Since the defeat of the Stop Online Piracy Act, better known as SOPA, congresswoman Judy Chu has intensified her efforts to eradicate piracy. To succeed, Chu and her allies in the entertainment industry need to win the public back.
The aggressive opposition of Wikipedia and Google, two major proponents of a free and open Internet, helped sink the bill Chu co-sponsored. They propagated the idea that SOPA would end the Internet as we know it.
“The American public doesn’t understand the consequences to piracy,” Chu told TheWrap. “There are large segments of it that even think it’s okay.”
Chu, who represents a swath of northeastern Los Angeles that includes Pasadena, Monterey Park and much of the San Gabriel Valley, stopped by the American Film Market over the weekend to talk with members of the film industry about the enduring problem.
She believes piracy poses a grave threat to the financiers and sales agents in attendance, and they are eager to have an ally in Washington D.C.
TheWrap spoke with Chu about what she learned from SOPA, whether Google has done enough to stop piracy and how to bring production back to the United States.
TheWrap: What brought you to AFM?
Jean Prewitt invited me. She helped me with the Creative Rights Caucus, which is something I started after the defeat of SOPA. There needed to be a way to tell the stories of filmmakers and musicians and songwriters who make a living by creating these works of art.
What did you learn from the failure of SOPA?
The American public doesn’t understand the consequences to piracy. There are large segments of it that even think it’s okay. They thought SOPA would shut down the Internet. There has to be a better way of doing outreach to the American public.
What do you want them to know?
They may have the misperception that they are just affecting big studios. They are not thinking about the every day person, the people who live in my district – set designers, lighting technicians. There are hundreds of thousands of people being affected. People need to see their face and their story.
What stories did you hear from executives at AFM?
They told me about their problems with piracy and how it’s affected what they do. It’s created greater difficulties in terms of pre-selling movies. It affects them every day.
The most drastic is in pre-selling. It has made the market much less lucrative. They can’t get financing. It’s different from the major motion picture studios. They finance movies through pre-sales, and with the drop in the DVD market they can’t make what they did before.
But pre-selling is about foreign territories. Is piracy a larger issues overseas than in the United States?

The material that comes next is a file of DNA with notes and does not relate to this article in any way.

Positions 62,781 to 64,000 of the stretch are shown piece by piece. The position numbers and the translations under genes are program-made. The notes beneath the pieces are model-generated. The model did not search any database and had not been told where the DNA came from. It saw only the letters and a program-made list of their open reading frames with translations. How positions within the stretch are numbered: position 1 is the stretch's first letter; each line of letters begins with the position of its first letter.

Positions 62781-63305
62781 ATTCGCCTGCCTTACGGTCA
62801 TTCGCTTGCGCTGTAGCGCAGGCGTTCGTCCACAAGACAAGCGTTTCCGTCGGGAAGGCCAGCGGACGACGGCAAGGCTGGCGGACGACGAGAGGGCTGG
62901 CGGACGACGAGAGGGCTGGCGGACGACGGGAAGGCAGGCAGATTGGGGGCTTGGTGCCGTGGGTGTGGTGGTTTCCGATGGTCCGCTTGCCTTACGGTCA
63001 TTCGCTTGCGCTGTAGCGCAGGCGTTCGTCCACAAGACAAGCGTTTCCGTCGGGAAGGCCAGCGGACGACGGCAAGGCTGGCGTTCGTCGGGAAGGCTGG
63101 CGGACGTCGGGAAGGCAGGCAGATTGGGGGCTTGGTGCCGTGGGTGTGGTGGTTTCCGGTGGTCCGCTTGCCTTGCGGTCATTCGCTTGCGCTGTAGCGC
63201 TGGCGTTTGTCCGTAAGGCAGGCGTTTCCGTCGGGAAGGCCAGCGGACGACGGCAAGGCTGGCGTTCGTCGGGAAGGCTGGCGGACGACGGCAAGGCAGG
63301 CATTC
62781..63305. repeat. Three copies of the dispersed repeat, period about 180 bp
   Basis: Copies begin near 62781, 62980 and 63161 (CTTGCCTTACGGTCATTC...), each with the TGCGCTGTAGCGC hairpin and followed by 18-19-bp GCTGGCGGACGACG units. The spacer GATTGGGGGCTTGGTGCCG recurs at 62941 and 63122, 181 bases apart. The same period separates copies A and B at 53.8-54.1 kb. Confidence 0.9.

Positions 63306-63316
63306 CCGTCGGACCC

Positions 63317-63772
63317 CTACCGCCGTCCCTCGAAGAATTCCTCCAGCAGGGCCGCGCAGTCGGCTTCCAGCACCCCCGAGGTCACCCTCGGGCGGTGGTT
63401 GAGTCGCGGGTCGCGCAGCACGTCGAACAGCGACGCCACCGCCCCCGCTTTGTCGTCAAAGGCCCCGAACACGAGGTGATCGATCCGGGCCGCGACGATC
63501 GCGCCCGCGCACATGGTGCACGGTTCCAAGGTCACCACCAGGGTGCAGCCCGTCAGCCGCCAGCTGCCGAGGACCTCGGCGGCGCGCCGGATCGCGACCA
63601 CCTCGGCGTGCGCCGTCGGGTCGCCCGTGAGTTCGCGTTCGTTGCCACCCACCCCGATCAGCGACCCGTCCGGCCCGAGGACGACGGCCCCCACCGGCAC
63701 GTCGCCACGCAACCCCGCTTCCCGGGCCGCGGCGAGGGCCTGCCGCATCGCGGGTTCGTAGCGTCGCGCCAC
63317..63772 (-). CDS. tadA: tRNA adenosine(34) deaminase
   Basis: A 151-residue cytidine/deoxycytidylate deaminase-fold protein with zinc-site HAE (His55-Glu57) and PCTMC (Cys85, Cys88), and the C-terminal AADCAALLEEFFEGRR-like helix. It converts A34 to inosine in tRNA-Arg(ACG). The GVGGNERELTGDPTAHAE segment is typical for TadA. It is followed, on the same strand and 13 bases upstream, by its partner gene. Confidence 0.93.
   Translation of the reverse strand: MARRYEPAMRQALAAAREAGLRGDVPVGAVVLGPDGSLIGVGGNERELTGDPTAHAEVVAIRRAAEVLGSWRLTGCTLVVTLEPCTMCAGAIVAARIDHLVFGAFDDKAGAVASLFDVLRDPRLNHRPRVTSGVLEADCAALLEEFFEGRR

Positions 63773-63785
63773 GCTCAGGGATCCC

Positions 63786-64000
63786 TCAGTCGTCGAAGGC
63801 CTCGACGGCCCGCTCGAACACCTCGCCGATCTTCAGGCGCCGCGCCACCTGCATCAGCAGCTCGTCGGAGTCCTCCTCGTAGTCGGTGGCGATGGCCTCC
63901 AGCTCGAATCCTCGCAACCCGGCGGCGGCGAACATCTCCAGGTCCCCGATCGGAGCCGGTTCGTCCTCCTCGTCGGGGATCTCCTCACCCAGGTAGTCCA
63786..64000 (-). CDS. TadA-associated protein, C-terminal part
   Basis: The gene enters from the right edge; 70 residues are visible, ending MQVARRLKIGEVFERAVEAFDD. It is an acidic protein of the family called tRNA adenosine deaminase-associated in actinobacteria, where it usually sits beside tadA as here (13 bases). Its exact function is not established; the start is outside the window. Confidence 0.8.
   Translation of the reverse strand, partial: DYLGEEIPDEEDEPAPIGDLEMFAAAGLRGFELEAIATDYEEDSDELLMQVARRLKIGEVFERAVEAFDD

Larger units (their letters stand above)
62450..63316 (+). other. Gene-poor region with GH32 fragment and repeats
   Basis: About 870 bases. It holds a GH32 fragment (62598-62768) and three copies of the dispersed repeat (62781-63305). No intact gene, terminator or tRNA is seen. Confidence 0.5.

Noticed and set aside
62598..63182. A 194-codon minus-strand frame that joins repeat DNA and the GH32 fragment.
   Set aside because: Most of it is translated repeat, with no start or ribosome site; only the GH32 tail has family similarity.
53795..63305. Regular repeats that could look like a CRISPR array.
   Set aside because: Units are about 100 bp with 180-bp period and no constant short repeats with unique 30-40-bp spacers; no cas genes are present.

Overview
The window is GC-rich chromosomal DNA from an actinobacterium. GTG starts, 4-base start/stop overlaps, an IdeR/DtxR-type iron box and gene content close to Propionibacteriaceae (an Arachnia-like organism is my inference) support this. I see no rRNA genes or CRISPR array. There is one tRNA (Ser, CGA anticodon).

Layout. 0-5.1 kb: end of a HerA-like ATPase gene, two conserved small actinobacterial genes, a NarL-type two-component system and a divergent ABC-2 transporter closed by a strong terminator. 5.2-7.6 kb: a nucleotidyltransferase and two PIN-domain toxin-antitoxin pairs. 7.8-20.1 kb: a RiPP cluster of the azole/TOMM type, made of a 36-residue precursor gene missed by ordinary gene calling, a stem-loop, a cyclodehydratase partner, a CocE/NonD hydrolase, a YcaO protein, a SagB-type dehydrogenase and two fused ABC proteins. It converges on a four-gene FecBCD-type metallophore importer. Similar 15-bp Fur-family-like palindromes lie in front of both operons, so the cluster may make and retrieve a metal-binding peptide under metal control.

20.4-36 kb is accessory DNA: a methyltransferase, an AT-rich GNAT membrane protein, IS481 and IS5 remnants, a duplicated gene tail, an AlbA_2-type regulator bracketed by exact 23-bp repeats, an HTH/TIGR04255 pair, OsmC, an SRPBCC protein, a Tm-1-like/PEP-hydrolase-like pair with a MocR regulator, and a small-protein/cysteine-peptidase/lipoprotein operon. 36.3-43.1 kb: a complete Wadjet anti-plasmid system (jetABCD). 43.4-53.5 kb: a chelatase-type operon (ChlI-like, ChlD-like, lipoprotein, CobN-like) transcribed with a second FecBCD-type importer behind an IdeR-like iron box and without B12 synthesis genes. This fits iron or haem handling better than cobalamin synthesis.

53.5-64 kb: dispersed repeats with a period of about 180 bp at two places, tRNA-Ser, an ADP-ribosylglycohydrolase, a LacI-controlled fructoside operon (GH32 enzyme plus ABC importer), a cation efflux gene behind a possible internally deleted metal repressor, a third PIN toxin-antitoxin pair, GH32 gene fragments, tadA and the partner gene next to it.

It’s just as big an issue here. There are some countries that have absolutely no enforcement where it’s particularly bad. Spain is a country where piracy is rampant. But we still have the same problem here – no enforcement.
How do you remedy that?
We need to have a greater understanding of [piracy] by the American public. Piracy affects one of the main American exports. It’s a huge industry for the United States, and Americans have to understand it is not right to pirate information.
The MPAA just did a study on how people get pirated content. 74 percent said they first were introduced to infringing content through search engines.
How often do you talk to Google about this? They are obviously the biggest player out there.
We want to have roundtable with them. Google did talk to us about their own voluntary program to make pirated sites appear lower in search.
The MPAA has found it hasn’t had much effect thus far.
Why wasn’t it successful?
Just look at the results. Pirated sites still come up on the first page in search.
Would you introduce another bill?
We need to go as far as we can with voluntary effort and cooperation before we put out another bill.
We are not so far apart. With Google’s voluntary effort, at least they recognize there’s a problem. The question is whether it’s effective. If we can make the program more effective, that would be a great step forward. We need to develop a better system for fighting piracy than a whack-a- mole project.
What other topics came up in conversation with the folks at AFM? Was it only piracy?
Piracy is the dominant issue, but we also talked about film tax credits. The federal film tax credit expires at the end of December. This is another issue I am concerned about. “Iron Man 3” already filmed abroad. There is no excuse for that.
Are you only pushing for credits at the federal level, or the state level too?
Both, but we need to make sure the federal tax credit continues so we have as much incentive as possible for films to stay in the U.S.
Would you want to increase the subsidies?
I would like to do that, but at this point it would be a major accomplishment just to get it extended. It should be permanent so it doesn’t have to be renewed every so often.
Why is it such a struggle?
Have you heard of our government shutdown?
It’s been unavoidable.
There are some people in our Congress who want to shut down nearly every aspect of government. It’s hard to get any budget agreement going on – particularly with tax credits.
Does it come up a lot in budget negotiations?
Let’s just say we want to be a little subtle about it so it doesn’t come up as a point of controversy.